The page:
We have built about $60k in equity since we bought last fall. Granted, we had some expenses when we purchased and we will have some when we sell. We don't plan on moving to any other houses while living in LA, however.. if we wanted to, we just continue to save every month and couple our savings with the equity we have in the home in a few years and we will have a much bigger down payment than we would've had if we just continued to rent and save.

Last edited by ima30something; 06-18-2018 at 10:26 PM..
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Old 06-19-2018, 09:26 AM
 
83 posts, read 75,271 times
Reputation: 107
Quote:
Originally Posted by jm1982 View Post
Yeah it adds to your net worth today...but what we learned the last time around is that equity can disappear too.



$500,000 homes in the L.A area went down to $250,000 for example in some areas.


Like I said if you're holding long term then it's one thing..but it seems the main appeal of Inglewood and South L.A neighborhoods is that it's cheaper...rather than a great area people WANT to live in.



The homes are pretty pricey these days but a lot of people paid a lot less for their homes so not everyone in the area could buy there today if they had to pay 500-600k.


Whenever you have a lot of people that have lower income in an area they are more affected when the economy goes down. There will be a recession at some point again, but we don't know when.


On average people in the more prime areas will have other options besides selling cheap or getting foreclosed on.

Maybe these 500-600k homes will be $1 million soon..but it's all speculation.

If price/cheaper was the only reason people were buying houses in Inglewood, why not just buy in Victorville. Clearly it is not the only reason. The other big reason is pretty big: LOCATION - proximity to Playa Vista Jobs, LAX, beach cities. Very central location that allows easy access to South Bay or Westside. The other reason: there is current development happening and if you look at the Redfin data, prices in the area are increasing faster than other areas. There was a similar pattern with the Seattle housing market.
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Old 06-19-2018, 10:37 AM
 
Location: Los Angeles (Native)
25,306 posts, read 16,452,153 times
Reputation: 12186
Quote:
Originally Posted by Tuscan80 View Post
If price/cheaper was the only reason people were buying houses in Inglewood, why not just buy in Victorville. Clearly it is not the only reason. The other big reason is pretty big: LOCATION - proximity to Playa Vista Jobs, LAX, beach cities. Very central location that allows easy access to South Bay or Westside. The other reason: there is current development happening and if you look at the Redfin data, prices in the area are increasing faster than other areas. There was a similar pattern with the Seattle housing market.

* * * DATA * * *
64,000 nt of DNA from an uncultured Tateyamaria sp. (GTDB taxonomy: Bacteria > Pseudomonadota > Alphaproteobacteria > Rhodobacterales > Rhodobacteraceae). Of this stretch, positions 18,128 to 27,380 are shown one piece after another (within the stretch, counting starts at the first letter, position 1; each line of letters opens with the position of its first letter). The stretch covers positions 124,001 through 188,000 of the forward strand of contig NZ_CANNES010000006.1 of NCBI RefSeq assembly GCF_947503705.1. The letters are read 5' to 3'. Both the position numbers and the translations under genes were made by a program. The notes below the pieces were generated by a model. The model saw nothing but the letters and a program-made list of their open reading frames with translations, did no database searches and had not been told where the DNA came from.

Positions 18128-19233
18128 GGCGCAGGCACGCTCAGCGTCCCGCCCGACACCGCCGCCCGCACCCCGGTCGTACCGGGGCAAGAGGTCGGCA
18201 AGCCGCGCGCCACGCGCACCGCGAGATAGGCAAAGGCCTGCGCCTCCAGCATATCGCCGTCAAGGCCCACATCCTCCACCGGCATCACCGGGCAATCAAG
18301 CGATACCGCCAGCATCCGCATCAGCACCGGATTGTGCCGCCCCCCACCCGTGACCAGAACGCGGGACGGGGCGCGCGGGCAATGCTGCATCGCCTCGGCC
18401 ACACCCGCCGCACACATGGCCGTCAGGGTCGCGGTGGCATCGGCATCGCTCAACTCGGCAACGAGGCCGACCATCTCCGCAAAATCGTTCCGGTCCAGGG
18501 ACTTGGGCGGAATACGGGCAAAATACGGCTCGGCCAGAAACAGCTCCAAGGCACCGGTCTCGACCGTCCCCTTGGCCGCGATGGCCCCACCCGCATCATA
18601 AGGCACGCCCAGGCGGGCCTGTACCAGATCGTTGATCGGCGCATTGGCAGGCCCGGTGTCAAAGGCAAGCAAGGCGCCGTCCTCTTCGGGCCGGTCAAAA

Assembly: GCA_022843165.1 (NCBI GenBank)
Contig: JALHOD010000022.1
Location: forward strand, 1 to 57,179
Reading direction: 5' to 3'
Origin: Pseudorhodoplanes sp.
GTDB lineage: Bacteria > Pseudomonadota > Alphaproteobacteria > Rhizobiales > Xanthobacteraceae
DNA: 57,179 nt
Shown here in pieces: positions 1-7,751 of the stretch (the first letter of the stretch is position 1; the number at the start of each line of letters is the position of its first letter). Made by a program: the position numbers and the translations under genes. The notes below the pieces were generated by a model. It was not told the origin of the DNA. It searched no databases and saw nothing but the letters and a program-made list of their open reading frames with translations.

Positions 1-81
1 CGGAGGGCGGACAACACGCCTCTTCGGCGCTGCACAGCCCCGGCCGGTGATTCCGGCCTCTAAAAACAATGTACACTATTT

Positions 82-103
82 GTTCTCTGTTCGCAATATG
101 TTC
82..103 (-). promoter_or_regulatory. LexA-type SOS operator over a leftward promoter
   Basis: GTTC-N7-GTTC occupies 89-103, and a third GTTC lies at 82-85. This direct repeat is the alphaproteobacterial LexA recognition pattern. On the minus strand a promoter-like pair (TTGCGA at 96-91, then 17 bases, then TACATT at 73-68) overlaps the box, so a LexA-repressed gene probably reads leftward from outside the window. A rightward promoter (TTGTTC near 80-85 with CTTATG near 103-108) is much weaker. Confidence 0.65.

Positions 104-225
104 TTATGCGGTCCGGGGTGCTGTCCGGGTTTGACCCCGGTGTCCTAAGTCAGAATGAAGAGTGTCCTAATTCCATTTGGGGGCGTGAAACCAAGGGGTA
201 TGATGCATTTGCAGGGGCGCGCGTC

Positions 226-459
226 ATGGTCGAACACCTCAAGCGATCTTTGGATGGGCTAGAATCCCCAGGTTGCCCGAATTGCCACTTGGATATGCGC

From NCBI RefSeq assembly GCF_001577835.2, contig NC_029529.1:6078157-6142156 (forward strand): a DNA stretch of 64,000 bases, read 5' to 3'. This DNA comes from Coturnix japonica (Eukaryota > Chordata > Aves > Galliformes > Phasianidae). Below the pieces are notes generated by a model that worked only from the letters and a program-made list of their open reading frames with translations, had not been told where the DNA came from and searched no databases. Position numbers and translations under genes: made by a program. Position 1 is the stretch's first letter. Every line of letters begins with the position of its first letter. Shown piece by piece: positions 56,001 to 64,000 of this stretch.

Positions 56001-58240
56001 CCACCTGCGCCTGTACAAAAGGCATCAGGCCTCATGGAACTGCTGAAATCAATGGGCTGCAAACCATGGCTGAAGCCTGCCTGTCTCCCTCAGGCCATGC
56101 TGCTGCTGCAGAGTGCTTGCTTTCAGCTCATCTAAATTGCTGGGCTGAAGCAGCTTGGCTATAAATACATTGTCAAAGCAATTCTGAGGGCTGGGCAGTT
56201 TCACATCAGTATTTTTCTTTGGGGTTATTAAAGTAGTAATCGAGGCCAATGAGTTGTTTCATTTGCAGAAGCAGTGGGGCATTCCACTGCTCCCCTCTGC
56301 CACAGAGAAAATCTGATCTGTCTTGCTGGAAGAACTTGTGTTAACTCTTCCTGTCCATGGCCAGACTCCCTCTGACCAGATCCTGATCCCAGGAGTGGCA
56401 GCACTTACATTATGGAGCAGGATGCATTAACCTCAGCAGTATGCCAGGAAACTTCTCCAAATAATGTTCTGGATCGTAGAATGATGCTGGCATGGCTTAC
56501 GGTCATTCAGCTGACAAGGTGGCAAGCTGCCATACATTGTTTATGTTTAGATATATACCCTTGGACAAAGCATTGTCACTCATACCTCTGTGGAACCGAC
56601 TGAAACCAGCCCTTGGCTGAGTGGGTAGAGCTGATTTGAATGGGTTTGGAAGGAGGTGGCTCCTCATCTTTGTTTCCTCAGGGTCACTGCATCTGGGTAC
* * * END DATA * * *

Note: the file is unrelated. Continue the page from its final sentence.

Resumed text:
Yeah price and geographic location . Just saying right now it’s an area people are buying because they can’t afford the westside areas. They aren’t moving there for good schools or great amenities and restaurants etc .
At least that’s what it seems like .


I can see the appeal of buying there if one works nearby and hope the area improves more along with south la
But also saw that the prices dropped a lot last housing downturn .

When prices have increased so much you also got to wonder how sustainable it is .
The prices can increase rapidly at the lower end because those homes are more affordable of course so more people can buy them to live in or invest in .
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Old 06-19-2018, 04:37 PM
 
309 posts, read 192,497 times
Reputation: 435
Quote:
Originally Posted by jm1982 View Post
Yeah price and geographic location . Just saying right now it’s an area people are buying because they can’t afford the westside areas. They aren’t moving there for good schools or great amenities and restaurants etc .
At least that’s what it seems like .


I can see the appeal of buying there if one works nearby and hope the area improves more along with south la
But also saw that the prices dropped a lot last housing downturn .

When prices have increased so much you also got to wonder how sustainable it is .
The prices can increase rapidly at the lower end because those homes are more affordable of course so more people can buy them to live in or invest in .
This is correct. Price meets geographic location. Myself and several of my neighbors I've spoken with have all been priced out of the Westside. Since the homes are "affordable" here and we are only 20 minutes from the beach, it's a decent option.

Agree with you that the home prices will temporarily dip under current market rates more than the desirable neighborhoods in the next correction. However, one could also argue that home buyers who purchase now are locking in their rate forever and who knows when the next correction is? (my guess is 2020, but nobody really knows) If someone put 20% down and has a fixed rate mortgage, historically real estate is a good bet regardless of the hills and valleys.